The 21st Century is the century of the magical. 

In the 21st century we will continue the realization of the most incredible dreams humanity has ever had. Think about it...  people go gah-gah over the possibilities of ESP, but... I can already talk to anyone anywhere on the planet at any time. The Internet connects everyone to everyone else all the time (what's the penetration today in 2017? Just over half of the world have internet connectivity and at it's current growth rate, effectively everyone should be connected in a few years. [15]

How about telekinesis? I can move something just with my mind! 

Wait. I can press the garage door opener... and pop! it opens. I can unlock the car remotely. I can tell my home in California to turn on the heat from Idaho. I can see my backyard in California while I vacation in Hawaii.

ESP is S-O-O-O-O-O limited compared to what we can do with technology. Technology is magical. And it's only going to get better. We can do anything we put our minds to. So let's choose the best things to do in the next 100 years.

Here's my proposals:

The Twenty Grand Technical Challenges of the 21st Century: 

  1. Settle Space, Mars, moon, asteroids, the solar system.
  2. Visit a star and report back
  3. Solar gravity radio/light telescope with the highest resolution possible or the equivalent  Planetary system size synthetic aperture telescope. [16]
  4. Cheap and plentiful clean water and food for all.
  5. Renewable power and storage and an interconnected world wide electric grid so all our power can be generated without burning fossil fuels. [17]
  6. Quantum computing
  7. Human eye equivalent camera over 180 degrees that can store a lifetime's worth of video, sound recording at a higher fidelity than humans can hear [18]
  8. Planet sized computing - agents available practically for free, data storage and feed, bandwidth in the THz+, latency the speed of light
  9. Brain-computer interface in THz+
  10. Brain state recording, machine replay, and re-implanting and editing of memories.
  11. Artificial consciousness (copyable and editable)
  12. Planet wide transportation within one hour to anywhere on earth, automated rocket, drone, self-driving cars, self-driving flying quad-copters, hyperloops, jet planes, bullet trains, infinite subways, no traffic backups ever!
  13. Babel fish hearing aid: communication between people who speak different languages (a universal translator.)
  14. Faster Than Light travel
  15. Planetary defense system detection and deflection system [19]
  16. Replacement of religion, including modern emotional liberal humanism with scientific dataism; the tenets of which are that nothing is to be taken on faith: rational logic thought based on first principles that maximize human flourishing is the reigning human belief .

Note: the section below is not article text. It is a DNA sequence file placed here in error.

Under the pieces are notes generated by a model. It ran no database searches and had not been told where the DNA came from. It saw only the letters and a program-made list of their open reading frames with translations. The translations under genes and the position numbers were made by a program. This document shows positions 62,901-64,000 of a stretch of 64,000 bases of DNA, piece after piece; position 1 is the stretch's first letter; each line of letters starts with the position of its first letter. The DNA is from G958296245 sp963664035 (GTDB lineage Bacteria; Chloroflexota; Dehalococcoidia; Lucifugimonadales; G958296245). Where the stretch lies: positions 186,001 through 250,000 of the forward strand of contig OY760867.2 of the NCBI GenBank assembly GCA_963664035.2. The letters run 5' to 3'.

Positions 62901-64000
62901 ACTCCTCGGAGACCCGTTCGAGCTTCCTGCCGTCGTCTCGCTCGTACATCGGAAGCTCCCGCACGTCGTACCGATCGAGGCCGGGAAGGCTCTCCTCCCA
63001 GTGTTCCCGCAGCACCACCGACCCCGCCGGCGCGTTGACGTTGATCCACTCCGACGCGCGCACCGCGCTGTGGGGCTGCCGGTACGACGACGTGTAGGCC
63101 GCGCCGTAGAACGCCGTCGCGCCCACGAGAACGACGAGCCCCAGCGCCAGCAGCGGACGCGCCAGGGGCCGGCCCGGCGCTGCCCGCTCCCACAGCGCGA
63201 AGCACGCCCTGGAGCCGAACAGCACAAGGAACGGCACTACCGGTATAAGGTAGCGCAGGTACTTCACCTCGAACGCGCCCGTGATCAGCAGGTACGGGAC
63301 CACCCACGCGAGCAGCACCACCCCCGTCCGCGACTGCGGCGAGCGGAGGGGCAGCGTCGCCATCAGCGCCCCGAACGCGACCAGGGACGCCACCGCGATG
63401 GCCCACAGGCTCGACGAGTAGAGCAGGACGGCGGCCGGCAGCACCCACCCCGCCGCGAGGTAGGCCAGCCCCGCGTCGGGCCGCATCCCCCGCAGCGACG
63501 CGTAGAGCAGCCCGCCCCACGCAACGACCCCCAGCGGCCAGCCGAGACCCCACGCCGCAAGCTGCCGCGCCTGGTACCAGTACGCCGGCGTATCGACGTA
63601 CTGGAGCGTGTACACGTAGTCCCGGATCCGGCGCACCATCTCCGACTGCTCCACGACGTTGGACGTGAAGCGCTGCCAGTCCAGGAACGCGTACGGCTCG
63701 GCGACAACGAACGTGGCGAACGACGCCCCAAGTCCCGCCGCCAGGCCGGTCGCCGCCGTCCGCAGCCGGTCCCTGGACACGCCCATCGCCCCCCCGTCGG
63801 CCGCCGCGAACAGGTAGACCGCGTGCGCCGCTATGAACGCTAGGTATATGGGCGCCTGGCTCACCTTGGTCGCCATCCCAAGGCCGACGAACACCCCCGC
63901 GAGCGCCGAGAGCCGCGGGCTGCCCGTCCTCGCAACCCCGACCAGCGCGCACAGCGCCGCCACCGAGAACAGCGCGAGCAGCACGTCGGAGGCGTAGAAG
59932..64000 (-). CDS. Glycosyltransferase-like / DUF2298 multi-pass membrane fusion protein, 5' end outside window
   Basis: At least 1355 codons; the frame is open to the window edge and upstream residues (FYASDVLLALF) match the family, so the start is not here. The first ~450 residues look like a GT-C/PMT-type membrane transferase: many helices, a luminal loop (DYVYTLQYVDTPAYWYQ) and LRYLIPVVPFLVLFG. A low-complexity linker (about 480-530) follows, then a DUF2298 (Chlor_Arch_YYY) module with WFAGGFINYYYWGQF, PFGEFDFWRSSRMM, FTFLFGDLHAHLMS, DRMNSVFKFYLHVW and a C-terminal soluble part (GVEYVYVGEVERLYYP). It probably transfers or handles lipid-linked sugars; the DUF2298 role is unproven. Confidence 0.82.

17. Repair and replacement of every human body part (is plastic surgery it? No, heart replacements, hip replacements, pancreas replacements, even lasik; ..., hmm, when do we tip the scales to make things even better?)
  18. Manipulation of DNA using Crispr and other techniques to end disease.
  19. Robots that can produce any economical good, such as food or entertainment, faster and cheaper than anyone can imagine, actually essentially free.
  20. Virtual reality holodeck

Want to add some? 

I am particularly interested in #14. Faster Than Light Travel: this is the only one, the only one, that requires new physics. That's why it needs some extra help.

Without FTL travel, settlement of anything but the nearest stars become's a separate entity from us because it takes so long and galaxies are beyond the pale.

I'd like to do something about #14. 

The first person to describe the theory behind the Warp drive is Miguel Alcubierre [20], currently a professor of physics at UNAM. It seems like there is very slow progress on advancing his original theory. I'd like to give some incentive to people to actually work on improving the theory and trying to make real measurements in a laboratory and build a real starship. 

It turns out for a paltry sum you can set up a small perpetual foundation that could
1) fund  a new graduate student to work with Professor Alcubierre every year,
2) use the graduate students to evaluate papers that advance the theory or practice of FTL travel and
3) to run the contest that would give out small awards: $20 k first prize and two $10 k runner up prizes every 3 years that improve on the theory or implementation of FTL travel.

What's the paltry sum? A graduate student in theoretical physics costs about $700/month, twice that with room and board included. So the outlays are $17,000 for the grad student and $40 K over 3 years for the winners of the paper competition. This would be at a total cost of $30k/year.